One of the world’s most endangered animal species is successfully breeding at Bristol Zoo Gardens.
The tiny young French Polynesian tree snails are just 2mm long and are the latest arrivals in the last population of these snails left anywhere in the world.
The species, known as Partula faba, which is endemic to the Island of Raiatea, is extinct in the wild, and these last snails have recently been given to Bristol Zoo Gardens in a critical effort to help save the species from total extinction through conservation breeding.
Invertebrate experts at the Zoo are carefully nurturing the colony of 88 snails in a custom-built, climate controlled room in the Zoo’s Bug World – the only place in the world where these snails can now be found. The group have now produced 15 offspring – a significant boost to efforts to save the species.
Grier Ewins, is one of the team of keepers who look after the rare snails. She said: “Tree snails are incredibly endangered, with Partula faba being one of the most endangered of them all – they really are on the edge of survival. The great news however, is that this last remaining population of Raiatean tree snails has been steadily growing since we took them on.
She added: “Working with these, and so many other rare animals at the Zoo, is incredibly satisfying. To think that I am nurturing the entire global population of these snails, and encouraging them to breed, is very rewarding – as well as a huge responsibility!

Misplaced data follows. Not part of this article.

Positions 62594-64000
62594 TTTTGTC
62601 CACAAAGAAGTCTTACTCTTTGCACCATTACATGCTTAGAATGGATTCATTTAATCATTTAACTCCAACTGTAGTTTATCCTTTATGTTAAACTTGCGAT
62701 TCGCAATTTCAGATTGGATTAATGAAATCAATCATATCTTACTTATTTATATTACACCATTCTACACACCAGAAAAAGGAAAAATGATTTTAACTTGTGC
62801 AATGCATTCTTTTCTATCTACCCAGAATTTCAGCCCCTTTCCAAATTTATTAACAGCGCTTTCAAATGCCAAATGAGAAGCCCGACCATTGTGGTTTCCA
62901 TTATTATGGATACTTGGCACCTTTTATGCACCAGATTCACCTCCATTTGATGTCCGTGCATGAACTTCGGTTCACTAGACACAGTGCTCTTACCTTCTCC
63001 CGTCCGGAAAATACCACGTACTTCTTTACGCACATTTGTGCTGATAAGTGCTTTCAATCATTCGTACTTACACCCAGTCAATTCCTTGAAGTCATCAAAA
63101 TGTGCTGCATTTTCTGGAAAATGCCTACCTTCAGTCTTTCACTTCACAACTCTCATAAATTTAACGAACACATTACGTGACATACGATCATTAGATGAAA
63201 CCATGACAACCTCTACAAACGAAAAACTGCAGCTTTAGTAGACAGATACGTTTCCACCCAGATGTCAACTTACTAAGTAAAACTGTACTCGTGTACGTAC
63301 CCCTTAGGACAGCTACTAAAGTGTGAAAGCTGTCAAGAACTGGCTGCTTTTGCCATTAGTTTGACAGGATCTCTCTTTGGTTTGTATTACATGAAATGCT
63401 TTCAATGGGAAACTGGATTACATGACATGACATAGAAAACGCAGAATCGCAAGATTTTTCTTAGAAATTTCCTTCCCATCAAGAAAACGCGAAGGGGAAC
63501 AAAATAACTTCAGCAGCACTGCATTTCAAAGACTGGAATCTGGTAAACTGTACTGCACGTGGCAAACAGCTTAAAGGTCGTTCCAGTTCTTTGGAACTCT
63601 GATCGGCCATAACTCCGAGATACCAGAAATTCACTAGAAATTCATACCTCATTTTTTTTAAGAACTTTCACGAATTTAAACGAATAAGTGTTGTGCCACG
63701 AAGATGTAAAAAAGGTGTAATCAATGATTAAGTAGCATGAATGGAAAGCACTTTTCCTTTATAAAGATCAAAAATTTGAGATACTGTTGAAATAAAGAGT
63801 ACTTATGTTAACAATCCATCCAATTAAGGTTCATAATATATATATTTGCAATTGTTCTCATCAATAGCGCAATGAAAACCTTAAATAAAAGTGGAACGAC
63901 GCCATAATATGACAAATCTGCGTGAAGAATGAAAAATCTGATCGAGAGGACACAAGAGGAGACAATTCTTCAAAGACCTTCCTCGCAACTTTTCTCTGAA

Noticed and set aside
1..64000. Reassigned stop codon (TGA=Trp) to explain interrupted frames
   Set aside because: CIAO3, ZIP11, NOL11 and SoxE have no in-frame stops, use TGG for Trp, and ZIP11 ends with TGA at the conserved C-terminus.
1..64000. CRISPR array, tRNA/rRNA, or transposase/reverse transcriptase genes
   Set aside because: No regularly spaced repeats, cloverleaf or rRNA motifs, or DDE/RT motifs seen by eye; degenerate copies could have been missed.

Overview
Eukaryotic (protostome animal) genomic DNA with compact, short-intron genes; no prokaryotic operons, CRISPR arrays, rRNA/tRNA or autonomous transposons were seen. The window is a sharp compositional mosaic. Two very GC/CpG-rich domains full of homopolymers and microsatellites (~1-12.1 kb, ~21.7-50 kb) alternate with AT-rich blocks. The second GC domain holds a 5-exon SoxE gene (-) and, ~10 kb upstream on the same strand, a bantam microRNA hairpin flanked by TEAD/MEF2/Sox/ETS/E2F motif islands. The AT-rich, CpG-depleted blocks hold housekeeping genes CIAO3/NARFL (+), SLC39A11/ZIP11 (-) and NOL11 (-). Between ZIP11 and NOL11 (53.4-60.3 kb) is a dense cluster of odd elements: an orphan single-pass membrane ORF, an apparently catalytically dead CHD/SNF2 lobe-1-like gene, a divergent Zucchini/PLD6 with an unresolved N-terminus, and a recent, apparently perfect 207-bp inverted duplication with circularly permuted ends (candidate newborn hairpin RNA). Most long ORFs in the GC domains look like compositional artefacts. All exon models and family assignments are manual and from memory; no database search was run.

“It shows just how important the role of zoos and other conservation organisations are in helping to breed and protect endangered species, otherwise we risk losing many species forever, which would be a tragedy for us and future generations of people.”
French Polynesian tree snails have been decimated by invasive snails which were introduced to the islands in the 1970s. Between the mid 1970s and mid 1990s an estimated 80 per cent of tree snail species were lost. Loss of habitat, due to highly invasive plants such as the South American velvet tree, is also changing the landscape of the islands and adversely affecting the wildlife.
Currently 20 Partula species have been saved from extinction by Zoos and Universities; 15 are classified as extinct in the wild and five are critically endangered. Five species of Polynesian tree snail are being kept at Bristol Zoo, all of which are part of an international captive breeding programme to save the species.
Bristol Zoo’s Curator of Invertebrates, Warren Spencer, explains his hopes for the future of this species: “Although Raiatean tree snails are extinct in the wild, Bristol Zoo hopes to work with its conservation partners to release some snails into safe ‘zones’ – reserves - back on the island of Raiatea and then to the surrounding area of a new reserve,” he said. “However, this can only be done once we have successfully removed or controlled the spread of the predatory ‘cannibal snail’ which was responsible for this species’ extinction.”
Bristol Zoo also breeds other animal species which are extinct in the wild, such as the Socorro dove, Butterfly splitfin fish, Golden sawfin fish and Potosi pupfish – which was successfully bred last year.
Other critically endangered animals which Bristol Zoo breeds include western lowland gorilla, Indochinese box turtle, Annam leaf turtle and Egyptian tortoise, as well as numerous mammal, bird, fish, invertebrate and amphibian species
For more information about Bristol Zoo Gardens and its conservation projects, visit the website at http://www.bristolzoo.org.uk/ or phone 0117 974 7300.